As you’ve learned from our guide to HDR video, HDR video is very much the future of TV, cinema and experiential – alongside 4K/UHD and unlike 3D. It offers wider colour gamuts and more detail in highlights and shadows for a more pleasing, exciting and/or immersive experience. 

So how do you create content that can be displayed on HDR-capable screens, TV sets and projectors?

First off, video needs to be captured using cameras that can match the dynamic range of film – which is approximately 13 stops of exposure.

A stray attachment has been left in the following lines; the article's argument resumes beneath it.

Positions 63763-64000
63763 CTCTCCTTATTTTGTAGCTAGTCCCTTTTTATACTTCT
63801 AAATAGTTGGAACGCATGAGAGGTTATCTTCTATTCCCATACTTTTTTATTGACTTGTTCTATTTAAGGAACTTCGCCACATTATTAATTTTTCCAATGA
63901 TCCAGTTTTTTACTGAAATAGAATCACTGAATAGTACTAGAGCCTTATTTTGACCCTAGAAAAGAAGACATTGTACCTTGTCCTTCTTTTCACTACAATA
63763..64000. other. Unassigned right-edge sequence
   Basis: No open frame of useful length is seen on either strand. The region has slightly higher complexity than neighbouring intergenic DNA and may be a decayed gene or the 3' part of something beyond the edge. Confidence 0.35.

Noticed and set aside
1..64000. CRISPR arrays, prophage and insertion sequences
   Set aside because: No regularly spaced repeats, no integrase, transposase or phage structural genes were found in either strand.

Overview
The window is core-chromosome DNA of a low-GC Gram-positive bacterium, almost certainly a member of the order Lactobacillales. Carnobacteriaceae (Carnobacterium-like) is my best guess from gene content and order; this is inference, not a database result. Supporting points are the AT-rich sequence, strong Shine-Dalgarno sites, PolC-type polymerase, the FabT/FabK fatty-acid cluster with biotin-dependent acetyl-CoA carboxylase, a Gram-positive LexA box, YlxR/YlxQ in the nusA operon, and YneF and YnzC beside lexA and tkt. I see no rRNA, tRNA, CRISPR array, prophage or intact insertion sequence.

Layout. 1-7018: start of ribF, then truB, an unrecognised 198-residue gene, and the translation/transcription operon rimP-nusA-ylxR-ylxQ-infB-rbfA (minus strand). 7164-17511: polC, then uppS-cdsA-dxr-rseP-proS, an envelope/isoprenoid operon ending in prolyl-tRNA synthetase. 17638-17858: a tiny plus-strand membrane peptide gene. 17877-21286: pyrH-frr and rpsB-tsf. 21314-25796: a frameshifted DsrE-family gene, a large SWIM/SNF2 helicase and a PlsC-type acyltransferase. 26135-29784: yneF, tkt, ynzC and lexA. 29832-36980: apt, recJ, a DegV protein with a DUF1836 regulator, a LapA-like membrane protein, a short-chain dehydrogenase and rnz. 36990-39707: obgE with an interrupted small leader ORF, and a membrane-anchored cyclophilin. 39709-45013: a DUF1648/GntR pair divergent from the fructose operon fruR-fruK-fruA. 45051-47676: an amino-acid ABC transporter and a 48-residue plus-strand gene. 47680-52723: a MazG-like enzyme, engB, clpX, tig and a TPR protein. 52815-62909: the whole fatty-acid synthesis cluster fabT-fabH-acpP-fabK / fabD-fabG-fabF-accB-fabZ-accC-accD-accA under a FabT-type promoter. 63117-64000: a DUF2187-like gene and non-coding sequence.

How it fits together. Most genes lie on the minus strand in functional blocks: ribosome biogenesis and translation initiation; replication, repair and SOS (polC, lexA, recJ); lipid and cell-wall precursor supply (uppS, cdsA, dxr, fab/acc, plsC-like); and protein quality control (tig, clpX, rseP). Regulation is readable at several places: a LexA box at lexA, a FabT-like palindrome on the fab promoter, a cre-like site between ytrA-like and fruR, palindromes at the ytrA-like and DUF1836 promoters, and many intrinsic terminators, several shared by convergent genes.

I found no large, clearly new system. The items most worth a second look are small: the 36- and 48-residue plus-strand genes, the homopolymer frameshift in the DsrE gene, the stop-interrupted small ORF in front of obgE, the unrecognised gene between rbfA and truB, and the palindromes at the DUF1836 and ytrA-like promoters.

How to capture HDR video

Here are the current range of professional video/digital film cameras that offer similar or even wider dynamic range than negative film.

Arri’s Alexa offers over 14 stops of dynamic range, with with special consideration given to highlight treatment. “Alexa’s wide exposure latitude translates into a 'thick' digital negative,” claims Arri. “There is more detail information in the highlights and in the dark areas than any of the current display technologies can disclose.”

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